Sri Lanka hopes to sell part of its loss-making $1.4 billion (£1.2bn) harbour to a Chinese company in January to help pay off crippling debts, the ports minister said on Wednesday (December 14).
Arjuna Ranatunga said talks were under way with China Merchants Port Holdings to transfer an 80 per cent stake in the Hambantota port on a long lease.
“We hope to be able to raise about $1.12 billion and a deal could be struck by the first week of January,” Ranatunga told reporters in Colombo.
The new government, which came to power in January last year, has been trying to renegotiate terms of its $8bn (£6.4bn) Chinese debt, which includes the construction costs of the Hambantota port.
The former administration relied heavily on China to build ports, highways and railways as Western nations shunned it over its dismal human rights record.
The new government secured a $1.5bn bailout from the International Monetary Fund in June after facing a balance of payments crisis and has also negotiated cheaper funding from international lenders.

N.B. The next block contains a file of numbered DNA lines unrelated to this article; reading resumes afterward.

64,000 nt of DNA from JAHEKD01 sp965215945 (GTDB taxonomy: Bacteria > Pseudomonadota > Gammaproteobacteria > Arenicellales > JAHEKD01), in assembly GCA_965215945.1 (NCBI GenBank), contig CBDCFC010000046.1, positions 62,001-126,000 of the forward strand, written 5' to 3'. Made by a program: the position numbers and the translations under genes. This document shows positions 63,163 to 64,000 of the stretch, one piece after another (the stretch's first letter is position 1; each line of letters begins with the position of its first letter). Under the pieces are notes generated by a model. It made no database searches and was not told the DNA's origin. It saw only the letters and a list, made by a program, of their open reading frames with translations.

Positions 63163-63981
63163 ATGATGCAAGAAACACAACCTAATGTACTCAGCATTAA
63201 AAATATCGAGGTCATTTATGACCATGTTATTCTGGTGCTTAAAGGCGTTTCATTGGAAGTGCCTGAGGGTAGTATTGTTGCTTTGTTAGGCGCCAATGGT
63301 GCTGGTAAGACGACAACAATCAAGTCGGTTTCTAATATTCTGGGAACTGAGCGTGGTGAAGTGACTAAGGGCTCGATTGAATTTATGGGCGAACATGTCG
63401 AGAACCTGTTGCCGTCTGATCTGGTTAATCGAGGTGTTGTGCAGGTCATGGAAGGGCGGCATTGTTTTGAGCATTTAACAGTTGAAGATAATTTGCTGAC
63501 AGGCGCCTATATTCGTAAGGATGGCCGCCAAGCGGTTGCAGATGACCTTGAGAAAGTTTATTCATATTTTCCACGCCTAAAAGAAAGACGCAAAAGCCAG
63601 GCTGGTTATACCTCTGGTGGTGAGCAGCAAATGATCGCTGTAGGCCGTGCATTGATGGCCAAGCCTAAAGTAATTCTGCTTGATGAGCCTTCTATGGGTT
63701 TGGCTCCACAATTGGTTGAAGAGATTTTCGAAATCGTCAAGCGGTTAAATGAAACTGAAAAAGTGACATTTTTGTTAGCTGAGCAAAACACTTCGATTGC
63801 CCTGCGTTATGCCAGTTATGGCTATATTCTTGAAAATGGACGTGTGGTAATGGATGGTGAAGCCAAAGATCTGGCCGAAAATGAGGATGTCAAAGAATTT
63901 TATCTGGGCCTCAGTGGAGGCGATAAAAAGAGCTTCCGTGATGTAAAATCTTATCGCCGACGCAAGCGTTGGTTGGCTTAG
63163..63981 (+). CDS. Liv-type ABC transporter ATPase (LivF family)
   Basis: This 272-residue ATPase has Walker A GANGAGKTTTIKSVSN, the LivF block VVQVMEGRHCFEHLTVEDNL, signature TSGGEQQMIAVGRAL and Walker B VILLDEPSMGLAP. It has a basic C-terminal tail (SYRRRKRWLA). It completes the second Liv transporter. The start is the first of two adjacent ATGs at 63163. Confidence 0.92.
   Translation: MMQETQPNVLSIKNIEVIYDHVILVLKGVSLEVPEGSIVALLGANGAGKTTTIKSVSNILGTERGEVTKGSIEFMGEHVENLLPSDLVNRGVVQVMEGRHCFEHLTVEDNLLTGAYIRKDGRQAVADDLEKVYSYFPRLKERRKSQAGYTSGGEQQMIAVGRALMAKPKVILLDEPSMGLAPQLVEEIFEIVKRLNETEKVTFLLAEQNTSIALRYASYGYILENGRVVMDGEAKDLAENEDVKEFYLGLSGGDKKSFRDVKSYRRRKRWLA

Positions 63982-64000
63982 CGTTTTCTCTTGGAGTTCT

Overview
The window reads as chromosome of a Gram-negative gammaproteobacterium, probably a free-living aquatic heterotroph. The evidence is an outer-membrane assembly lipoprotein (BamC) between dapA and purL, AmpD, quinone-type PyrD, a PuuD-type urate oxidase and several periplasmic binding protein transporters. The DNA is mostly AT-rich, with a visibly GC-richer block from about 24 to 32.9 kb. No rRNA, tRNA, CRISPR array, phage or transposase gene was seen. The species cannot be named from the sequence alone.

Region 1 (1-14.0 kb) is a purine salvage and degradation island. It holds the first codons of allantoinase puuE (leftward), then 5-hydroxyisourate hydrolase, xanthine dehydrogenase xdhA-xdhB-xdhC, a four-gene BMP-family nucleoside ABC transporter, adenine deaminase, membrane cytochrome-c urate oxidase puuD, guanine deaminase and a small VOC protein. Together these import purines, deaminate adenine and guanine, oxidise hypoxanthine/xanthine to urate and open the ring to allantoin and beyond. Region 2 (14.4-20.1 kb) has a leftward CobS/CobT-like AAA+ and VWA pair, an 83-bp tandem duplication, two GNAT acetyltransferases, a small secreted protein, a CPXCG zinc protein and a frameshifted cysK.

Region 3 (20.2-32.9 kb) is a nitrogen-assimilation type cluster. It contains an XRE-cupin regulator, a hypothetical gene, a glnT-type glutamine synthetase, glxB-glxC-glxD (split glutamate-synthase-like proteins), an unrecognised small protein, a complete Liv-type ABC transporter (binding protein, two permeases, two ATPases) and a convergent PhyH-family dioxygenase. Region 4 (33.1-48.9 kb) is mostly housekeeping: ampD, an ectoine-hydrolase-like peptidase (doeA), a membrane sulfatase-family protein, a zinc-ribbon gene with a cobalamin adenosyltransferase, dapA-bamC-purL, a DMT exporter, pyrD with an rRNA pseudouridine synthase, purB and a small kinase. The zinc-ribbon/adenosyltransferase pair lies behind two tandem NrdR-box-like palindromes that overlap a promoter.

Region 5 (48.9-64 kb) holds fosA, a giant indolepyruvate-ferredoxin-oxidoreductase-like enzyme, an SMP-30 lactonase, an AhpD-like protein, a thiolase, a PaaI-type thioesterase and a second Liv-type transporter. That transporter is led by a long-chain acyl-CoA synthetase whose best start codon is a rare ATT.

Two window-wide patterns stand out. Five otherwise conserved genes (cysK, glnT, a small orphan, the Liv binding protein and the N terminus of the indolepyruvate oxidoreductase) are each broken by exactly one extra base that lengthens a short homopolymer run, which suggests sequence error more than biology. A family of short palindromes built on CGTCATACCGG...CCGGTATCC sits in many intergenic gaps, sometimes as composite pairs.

Ranatunga said the Chinese had initially wanted the port on a 199-year lease.
“First they wanted it for 199 years, then brought it down to 99 years, but I am thinking around 50 years,” he said, adding that a final agreement could be signed in January.
Some 480 temporary dock workers at the port in Hambantota, 240 kilometres (150 miles) south of Colombo, have been on strike since December 6, demanding that they be absorbed into the main port-owning company ahead of any sale to the Chinese.
Sri Lanka’s navy opened fire at the port on Saturday to disperse strikers who had blocked a Japanese vehicle carrier from leaving the port.
The minister said the strikers had also sabotaged facilities at the port, where there were currently no foreign vessels.